May 14, 2012

Highlight These 4 Things in Your Reference Letter

The aspects Americans and Indians find important in a reference letter may be similar, but there are a few key differences to keep in mind. 

1. Individual achievements matter  
American recruiters and managers want to bring people on board that can talk about their personal achievements. From some Indian viewpoints, this is seen as boasting, which is a different mindset altogether. In the U.S., it is important to set yourself apart from the rest. You are not like everyone else from your country, college, society, or family group. You are judged based on ‘you’ and your unique accomplishments, strengths, and challenges. Keep a file of your personal achievements and refer to the appropriate ones based on the application in hand.

2. Quantify, quantify, quantify   
When writing your personal achievements, quantify them in the best way possible using whole numbers or percentages. How did your achievement increase profits, client loyalty, save money and time, or bring about a positive change? Can you quantify it?

3. Problem solving or innovation on the job
How did you achieve your personal achievements? Have you taken a non-traditional approach or did you always follow the book? Do you follow the book sometimes and innovate otherwise? What in your personal style helps you to achieve your unique goals that are different from others? American managers and college representatives want to know if, when faced with a problem, you can think on your feet. You may refer to tried and tested methods which have not worked and led you to create and apply new solutions.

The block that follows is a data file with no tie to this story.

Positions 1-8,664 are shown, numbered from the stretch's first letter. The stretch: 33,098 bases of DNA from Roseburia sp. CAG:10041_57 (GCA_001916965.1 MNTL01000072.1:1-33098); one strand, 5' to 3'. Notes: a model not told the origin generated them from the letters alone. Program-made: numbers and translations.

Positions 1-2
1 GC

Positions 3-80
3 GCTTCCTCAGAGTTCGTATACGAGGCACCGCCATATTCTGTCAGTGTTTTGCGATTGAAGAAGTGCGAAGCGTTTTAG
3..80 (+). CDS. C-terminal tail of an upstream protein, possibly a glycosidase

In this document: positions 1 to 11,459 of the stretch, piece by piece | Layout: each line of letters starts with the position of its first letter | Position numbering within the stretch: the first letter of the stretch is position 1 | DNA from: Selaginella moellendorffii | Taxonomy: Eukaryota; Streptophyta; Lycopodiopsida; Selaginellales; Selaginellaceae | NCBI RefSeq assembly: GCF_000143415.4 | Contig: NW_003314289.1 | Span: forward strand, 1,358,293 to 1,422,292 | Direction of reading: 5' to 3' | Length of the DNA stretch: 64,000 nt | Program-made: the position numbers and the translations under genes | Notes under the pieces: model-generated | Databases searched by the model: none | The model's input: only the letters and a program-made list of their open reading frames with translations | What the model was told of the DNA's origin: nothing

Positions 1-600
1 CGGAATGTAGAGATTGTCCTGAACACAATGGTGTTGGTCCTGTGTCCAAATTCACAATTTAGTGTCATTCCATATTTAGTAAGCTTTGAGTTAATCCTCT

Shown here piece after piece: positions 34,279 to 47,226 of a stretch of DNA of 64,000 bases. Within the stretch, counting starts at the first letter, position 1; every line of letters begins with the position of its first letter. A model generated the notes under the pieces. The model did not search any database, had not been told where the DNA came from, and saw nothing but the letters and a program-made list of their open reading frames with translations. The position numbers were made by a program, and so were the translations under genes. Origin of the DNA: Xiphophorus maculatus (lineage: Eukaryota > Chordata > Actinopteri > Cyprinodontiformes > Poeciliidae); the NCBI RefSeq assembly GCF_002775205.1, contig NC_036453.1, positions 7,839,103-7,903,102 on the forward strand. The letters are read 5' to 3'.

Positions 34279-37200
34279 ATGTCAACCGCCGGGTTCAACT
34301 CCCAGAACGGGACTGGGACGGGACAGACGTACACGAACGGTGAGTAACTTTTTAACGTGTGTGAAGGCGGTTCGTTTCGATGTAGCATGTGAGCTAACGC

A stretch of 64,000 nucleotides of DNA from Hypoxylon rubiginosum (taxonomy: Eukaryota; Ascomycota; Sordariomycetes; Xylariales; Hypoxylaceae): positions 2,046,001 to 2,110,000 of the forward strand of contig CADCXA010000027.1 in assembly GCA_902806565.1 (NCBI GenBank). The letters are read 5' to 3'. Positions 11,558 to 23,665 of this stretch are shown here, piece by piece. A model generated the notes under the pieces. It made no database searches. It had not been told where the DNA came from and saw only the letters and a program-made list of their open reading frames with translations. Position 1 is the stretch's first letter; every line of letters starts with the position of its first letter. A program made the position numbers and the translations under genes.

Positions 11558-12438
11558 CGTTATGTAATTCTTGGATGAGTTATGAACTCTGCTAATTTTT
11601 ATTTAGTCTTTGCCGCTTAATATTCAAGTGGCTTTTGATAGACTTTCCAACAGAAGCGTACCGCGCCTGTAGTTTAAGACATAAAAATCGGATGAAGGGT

4. Rank or Status doesn’t always matter
Recommendations from those with status alone are meaningless to an American boss or recruiter. Principals, deans, Head of Departments (HODs), CEOs, bosses, and others of high status may have impressive titles, but an American will want to know, “Has this person worked directly with the applicant? How can this person attest to the applicant’s claims in the resume?” In the eyes of an American, it is better to get references from people of various ranks and titles who have worked directly with you, mentored or guided you, or who can personally attest to the good work and accomplishments noted on your resume.

When asking for a reference letter for a job, provide your referrer a copy of the job description and your resume. The key here is that whatever your reference writes about you should also be reflected in some way in your application materials.

Author, Jennifer Kumar provides coaching to Indians who have career aspirations that include interacting with Americans or living in the US. Learn more about online cultural preparation classes or in-person offerings in Kochi. Contact her here

Chris Sufi is a freelance editor who lives in Bangalore, India. Her personal interest in language and communication inspires her to contribute through proofreading and editing. She can be contacted here.  

Related Posts:
How to Identify and Talk About Accomplishments

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